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Marriage and civil partnerships for non-binary people

There are no current plans to make changes to the Gender Recognition Act generally or to the status of non-binary people.

The 2021 census was the first to give estimates on gender identity and sexual orientation, making it the first to record the number of people identifying as transgender and non-binary in the UK.

The census revealed that in the UK:

  • 262,000 people identified as a different gender than their sex registered at birth
  • 30,000 of those people identified as non-binary.

Non-binary recognition

There is currently no legal recognition for those who identify as non-binary in the UK.

The Gender Recognition Act 2004 enables people to legally change the sex recorded on their birth certificate from female to male or vice versa, but there remains no provision for any other gender identity.

The Government has made clear there are no current plans to make changes to the Gender Recognition Act generally or to the status of non-binary people.

Marriage and civil partnership

This means that individuals are not legally recognised as non-binary when getting married, or when entering a civil partnership. Marriages are still labelled as either ‘opposite sex’ marriages or ‘same-sex’ marriages.

Gender is not stated on a marriage certificate, but a person will have to provide a valid passport or birth certificate (on which they will be identified as a binary gender) ahead of getting married or entering a civil partnership, along with proof of any name changes.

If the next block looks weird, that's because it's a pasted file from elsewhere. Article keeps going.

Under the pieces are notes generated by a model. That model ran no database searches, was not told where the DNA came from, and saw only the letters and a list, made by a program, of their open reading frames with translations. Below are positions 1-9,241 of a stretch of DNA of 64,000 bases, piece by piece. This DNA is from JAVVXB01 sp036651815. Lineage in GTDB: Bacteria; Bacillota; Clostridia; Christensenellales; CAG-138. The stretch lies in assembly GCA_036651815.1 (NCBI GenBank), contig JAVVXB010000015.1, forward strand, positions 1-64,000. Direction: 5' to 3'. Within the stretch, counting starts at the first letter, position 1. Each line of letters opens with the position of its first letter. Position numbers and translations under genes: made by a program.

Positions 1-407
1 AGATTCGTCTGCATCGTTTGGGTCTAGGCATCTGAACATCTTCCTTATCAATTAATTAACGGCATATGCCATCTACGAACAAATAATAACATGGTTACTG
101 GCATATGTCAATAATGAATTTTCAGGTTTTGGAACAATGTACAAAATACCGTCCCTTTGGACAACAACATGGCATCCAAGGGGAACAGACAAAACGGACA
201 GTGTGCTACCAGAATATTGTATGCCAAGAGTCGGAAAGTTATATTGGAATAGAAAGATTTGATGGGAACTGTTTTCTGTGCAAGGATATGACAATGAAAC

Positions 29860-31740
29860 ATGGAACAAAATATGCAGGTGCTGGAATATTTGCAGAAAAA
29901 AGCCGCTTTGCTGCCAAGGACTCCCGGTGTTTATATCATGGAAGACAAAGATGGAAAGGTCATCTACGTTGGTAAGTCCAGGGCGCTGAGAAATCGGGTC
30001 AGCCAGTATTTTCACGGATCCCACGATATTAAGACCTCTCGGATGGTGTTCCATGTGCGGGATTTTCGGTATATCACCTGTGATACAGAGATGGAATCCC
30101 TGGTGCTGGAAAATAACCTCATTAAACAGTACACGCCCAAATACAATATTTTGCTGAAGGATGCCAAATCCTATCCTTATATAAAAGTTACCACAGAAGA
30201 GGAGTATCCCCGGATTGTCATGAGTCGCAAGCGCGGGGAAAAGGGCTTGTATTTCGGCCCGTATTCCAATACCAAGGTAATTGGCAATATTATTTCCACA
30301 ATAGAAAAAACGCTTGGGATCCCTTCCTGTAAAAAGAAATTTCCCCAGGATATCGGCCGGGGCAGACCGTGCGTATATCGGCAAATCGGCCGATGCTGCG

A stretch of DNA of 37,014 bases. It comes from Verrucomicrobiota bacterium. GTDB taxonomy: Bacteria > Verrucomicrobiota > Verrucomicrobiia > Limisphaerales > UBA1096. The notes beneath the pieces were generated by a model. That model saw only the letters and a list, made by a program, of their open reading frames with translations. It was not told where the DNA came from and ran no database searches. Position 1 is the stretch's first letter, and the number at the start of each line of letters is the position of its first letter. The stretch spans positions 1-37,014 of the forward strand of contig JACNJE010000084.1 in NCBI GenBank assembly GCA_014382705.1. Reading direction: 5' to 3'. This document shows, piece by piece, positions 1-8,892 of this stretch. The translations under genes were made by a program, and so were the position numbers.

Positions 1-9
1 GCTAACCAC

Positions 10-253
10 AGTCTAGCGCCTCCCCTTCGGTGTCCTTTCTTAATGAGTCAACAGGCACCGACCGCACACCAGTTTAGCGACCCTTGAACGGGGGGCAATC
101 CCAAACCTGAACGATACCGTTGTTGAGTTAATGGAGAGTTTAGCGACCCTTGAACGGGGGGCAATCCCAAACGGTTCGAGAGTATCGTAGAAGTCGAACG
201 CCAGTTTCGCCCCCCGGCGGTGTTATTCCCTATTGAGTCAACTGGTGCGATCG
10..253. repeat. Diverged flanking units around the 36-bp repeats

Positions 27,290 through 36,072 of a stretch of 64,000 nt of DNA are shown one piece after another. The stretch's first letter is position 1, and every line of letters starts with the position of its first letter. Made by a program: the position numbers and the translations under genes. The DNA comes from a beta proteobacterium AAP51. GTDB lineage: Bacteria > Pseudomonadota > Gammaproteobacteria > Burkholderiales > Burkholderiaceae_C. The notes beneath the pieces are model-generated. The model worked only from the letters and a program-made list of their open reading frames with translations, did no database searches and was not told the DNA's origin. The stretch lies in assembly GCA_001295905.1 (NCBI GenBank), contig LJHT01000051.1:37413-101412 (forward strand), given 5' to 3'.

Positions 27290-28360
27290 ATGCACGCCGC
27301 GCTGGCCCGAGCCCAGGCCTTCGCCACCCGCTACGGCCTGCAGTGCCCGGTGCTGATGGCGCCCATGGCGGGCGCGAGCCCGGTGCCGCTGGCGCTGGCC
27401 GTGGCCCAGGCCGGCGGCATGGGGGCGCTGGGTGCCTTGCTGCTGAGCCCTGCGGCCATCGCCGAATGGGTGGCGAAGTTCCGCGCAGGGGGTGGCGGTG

A trans person can get married as their legally acquired gender if they have a full gender recognition certificate, but as mentioned the gender must be either male or female.

A marriage certificate contains other information including the ‘condition’ of the parties, which means confirmation of marital status. Thankfully words such as ‘spinster’ and ‘bachelor’ are usually replaced by gender neutral ‘single’.

Some non-binary people may choose to remain unmarried or without a civil partnership, which has a number of legal implications. Notably, couples who choose to remain unmarried/not in a civil partnership do not have the same rights as married couples in relation to passing on assets on death. Similarly, unmarried couples/those not in a civil partnership do not enjoy the same protections on relationship breakdown as couples who are, where the court has a wide discretion to allocate resources fairly.

Divorce or dissolution as a non-binary person

Individuals can get divorced or dissolve a civil partnership without having to state their gender, so non-binary individuals can do so without having to provide a binary gender identity. There is also the ability to apply for a divorce or dissolution using a name other than the one given on the marriage or civil partnership certificate.

For guidance on marriage and civil partnership as a non-binary individual, please contact our expert LGBTQ+ family solicitors.

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